Inventory carrying cost, also referred to by carrying costs, is a term used in accounting that identifies all business expenses related to storing and holding unsold goods. This total figure would include all related costs of warehousing, salaries, transportation, handling, taxes, and insurance as well as depreciation, shrinkage, and opportunity costs.
If you’re a retail business owner, you likely already know how important inventory management is to the success of your company. If you’re a regular reader here at Accelerated Analytics, you’ve likely be learning which retail metrics you should be tracking, especially those metrics that come from your POS data.
Now, there’s a few key points we want to make before you get into the carrying cost formula.
- Inventory carrying cost is the total of ALL expenses related to storing unsold items.
- This total will include intangibles such as opportunity cost and depreciation.
- Inventory carrying cost generally average around 20-30 percent of total inventory cost.
Before you can calculate that cost, there’s a few terms you need to know.
- Storage Cost – This is going to be all the cost associated with storing inventory. This can include rent, taxes, fees, insurance and utilities for storage. If you need controlled storage or climate storage, that would included too.
- Handling Cost – If you have people shelving your products or items are being watched, you need to make sure you total these cost.
- Opportunity Cost – If you purchase $50,000 in inventory, that means you can’t use that $50,000 for debt or investing. This metric is going to represent the cost of lost opportunity when calculating the cost of carrying inventory.
- Deterioration / Obsolesence – If you carry inventory long enough, some items can depreciate in value.
How Do You Calculate The Cost Of Inventory?
To use an example, we’ll say we have a retail coin shop that sells collectible coins, gold and silver.
- The average value of this year’s inventory is $500,000.
- Our annual cost of storing goods are $100,000.
- Our cost for unloading storage and bringing it to the store is $5,000.
- Our opportunity cost is $20,000 as it was tied up in inventory.
Our inventory carrying cost above add up to $125,000, which include our cost for storage, unloading/delivery and opportunity cost. To calculate carrying cost, we divide $125,000 by $500,000 and our carrying cost is 25 percent.
Controlling Carrying Costs
If you’re a retailer yourself, you already know inventory is a major expense, it’s an important retail KPI. You can lower them by reducing the cost of warehouse labor or finding a cheaper place to store goods. Another solution is to achieve better control of your inventory.
Achieving the ideal level of inventory is a challenge, we understand that. If you have too much inventory, carrying costs are going to go up. If you have too little inventory, you lose sales from not having those items available. It’s a double edged sword you have to balance.
Even so, that doesn’t mean you can’t control your inventory better, that doesn’t mean you can’t reduce your cost. We’ve talked about inventory control many times on the blog. You can figure the right amount by utilizing forecasting software or analyzing your past sales records. A great start would be using our POS reporting and EDI 852.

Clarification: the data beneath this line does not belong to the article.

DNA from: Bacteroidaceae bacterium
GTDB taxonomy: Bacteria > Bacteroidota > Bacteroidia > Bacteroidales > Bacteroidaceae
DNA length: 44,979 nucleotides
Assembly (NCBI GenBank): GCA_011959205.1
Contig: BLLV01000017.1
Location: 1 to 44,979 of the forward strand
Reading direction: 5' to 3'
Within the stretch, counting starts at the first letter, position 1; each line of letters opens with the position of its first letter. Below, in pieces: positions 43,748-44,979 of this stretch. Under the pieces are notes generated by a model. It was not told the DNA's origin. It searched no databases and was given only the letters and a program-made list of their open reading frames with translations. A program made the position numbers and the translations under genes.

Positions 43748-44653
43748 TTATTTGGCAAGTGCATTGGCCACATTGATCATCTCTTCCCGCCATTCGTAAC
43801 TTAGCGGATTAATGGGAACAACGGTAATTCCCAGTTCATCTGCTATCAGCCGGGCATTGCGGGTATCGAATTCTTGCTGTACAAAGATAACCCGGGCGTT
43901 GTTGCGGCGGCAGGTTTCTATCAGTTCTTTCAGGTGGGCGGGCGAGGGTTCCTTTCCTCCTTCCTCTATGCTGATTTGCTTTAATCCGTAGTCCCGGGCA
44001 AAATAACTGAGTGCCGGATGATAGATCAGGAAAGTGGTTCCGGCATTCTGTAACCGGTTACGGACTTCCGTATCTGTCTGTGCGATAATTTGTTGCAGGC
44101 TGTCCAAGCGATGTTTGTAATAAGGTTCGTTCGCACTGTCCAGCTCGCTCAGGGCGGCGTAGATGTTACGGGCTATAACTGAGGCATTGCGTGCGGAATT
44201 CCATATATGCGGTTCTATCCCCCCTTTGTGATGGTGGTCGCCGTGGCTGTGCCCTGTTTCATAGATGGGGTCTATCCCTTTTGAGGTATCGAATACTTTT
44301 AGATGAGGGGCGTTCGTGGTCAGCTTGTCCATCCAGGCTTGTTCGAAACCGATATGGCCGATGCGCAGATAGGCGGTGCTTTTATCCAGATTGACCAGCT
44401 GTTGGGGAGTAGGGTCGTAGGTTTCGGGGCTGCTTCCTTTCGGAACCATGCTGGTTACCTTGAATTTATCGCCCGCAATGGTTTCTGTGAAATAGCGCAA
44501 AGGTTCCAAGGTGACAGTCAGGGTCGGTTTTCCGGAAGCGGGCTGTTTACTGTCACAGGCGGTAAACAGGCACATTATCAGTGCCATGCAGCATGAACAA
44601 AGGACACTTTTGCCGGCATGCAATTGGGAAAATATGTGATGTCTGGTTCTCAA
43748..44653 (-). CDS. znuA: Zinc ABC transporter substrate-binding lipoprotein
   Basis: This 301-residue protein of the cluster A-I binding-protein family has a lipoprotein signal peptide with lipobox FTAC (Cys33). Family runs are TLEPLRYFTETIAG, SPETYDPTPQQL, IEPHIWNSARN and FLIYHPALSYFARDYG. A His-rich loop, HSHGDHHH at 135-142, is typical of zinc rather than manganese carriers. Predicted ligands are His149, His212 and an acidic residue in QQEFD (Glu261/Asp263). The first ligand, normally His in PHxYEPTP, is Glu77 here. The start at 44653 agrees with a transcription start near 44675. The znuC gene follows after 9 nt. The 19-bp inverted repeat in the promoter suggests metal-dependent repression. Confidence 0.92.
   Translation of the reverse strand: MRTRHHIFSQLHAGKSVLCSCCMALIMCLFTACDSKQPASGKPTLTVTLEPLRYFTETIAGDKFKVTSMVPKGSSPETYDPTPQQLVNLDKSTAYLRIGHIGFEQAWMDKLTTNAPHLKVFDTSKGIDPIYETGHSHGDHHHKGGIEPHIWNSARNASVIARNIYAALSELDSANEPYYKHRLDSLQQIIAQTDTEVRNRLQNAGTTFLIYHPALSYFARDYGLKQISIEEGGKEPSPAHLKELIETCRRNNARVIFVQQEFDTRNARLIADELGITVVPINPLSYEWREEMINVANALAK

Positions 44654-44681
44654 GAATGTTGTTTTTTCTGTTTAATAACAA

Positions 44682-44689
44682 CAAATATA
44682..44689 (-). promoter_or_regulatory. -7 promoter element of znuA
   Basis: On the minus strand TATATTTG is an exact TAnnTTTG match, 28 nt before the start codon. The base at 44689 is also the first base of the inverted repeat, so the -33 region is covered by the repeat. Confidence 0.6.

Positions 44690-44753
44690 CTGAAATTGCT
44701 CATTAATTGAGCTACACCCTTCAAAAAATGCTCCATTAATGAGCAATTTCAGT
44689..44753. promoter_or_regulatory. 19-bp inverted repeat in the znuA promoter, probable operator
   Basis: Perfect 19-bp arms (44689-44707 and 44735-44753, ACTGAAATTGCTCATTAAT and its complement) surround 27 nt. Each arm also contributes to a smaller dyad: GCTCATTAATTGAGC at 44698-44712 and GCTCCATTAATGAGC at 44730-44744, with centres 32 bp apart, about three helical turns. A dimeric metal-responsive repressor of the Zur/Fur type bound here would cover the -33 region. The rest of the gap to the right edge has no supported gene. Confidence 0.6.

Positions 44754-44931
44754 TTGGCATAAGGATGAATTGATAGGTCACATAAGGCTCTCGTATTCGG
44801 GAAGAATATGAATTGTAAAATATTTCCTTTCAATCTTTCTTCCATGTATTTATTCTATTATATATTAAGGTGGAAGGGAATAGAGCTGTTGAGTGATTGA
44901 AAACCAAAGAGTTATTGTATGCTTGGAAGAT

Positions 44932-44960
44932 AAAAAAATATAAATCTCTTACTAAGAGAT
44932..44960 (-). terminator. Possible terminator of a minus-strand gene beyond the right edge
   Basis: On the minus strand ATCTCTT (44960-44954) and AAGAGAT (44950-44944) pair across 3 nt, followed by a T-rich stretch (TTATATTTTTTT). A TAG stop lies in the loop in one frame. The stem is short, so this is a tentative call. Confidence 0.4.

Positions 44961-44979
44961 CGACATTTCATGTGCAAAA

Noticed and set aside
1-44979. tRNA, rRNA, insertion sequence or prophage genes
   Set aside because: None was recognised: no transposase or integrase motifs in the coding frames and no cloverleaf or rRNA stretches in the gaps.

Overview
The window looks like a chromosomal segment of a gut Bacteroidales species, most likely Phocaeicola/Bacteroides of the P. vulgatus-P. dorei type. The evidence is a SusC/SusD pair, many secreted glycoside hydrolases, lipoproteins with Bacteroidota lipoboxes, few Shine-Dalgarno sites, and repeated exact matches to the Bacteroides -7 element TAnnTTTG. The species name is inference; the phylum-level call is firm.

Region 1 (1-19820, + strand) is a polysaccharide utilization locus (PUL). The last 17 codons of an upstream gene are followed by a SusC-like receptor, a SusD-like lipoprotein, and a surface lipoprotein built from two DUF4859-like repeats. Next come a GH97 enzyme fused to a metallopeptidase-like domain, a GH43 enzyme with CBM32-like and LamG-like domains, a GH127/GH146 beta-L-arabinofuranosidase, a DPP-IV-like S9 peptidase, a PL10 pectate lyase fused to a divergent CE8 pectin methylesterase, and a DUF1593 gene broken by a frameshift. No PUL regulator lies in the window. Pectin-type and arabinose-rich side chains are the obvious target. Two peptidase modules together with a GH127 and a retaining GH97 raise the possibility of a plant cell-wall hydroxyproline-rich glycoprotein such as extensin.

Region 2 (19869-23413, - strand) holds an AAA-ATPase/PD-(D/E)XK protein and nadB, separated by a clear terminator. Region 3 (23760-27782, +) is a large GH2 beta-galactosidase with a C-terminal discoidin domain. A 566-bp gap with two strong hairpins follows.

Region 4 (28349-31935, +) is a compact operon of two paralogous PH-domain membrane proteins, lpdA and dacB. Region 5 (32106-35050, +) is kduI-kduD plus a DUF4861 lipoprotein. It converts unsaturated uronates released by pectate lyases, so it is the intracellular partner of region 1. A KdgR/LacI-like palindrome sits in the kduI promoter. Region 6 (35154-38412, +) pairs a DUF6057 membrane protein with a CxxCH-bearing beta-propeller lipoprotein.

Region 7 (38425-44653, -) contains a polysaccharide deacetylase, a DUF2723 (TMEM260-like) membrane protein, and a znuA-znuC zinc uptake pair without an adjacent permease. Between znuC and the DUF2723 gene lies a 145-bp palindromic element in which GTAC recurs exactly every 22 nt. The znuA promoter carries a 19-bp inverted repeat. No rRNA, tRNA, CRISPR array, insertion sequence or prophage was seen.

We want to give you a few tips to better control your inventory carrying cost.
- Identify your reorder point. If your past sales data shows holiday shopping begins in October, there’s no point in ordering all your holiday-related items in March. Why would we do this? We wouldn’t, we’d be paying months of storage cost and expenses.
- If your supplier is pushing you, we’ll say a minimum $10,000 order and you don’t need that amount, try to negotiate a better deal. All they can tell you is no, right? You might be in a better position paying a premium on a smaller quantity. Even so, you could potentially work with other stores to make a joint order that meets the minimum. Always shop around and keep your opportunities open.
- Always be careful of “discounts.” A discount offer for a large order may sound like a good idea but it’s not a good deal if those items are just sitting on your shelves. Be smart buying your inventory.
- If you have items in storage that just aren’t moving, selling them at a big discount or donating them to charity might be a good way to cut your carrying costs. If your expenses are adding up and that product is not going anywhere any time soon, get rid of it!
When you have the right reporting in place and you can make educated based decisions to grow your business, the sky is the limit. You need the right tools in retail to win and Accelerated Analytics has them. If you’re trying to grow sales and you’re not reaching your potential, let’s jump on a quick call. Your competition is focusing on analytics and reporting to grow, you better be too. Get started here.
*Accelerated Analytics publishes resources like this to provide insights to different analytical metrics, data points and formulas. Please be aware, we’re not claiming that our POS reporting services will offer this example or any other metric, data point or formula. To learn exactly what our reporting covers, please feel free to schedule a demo or give us a call. Thanks for understanding.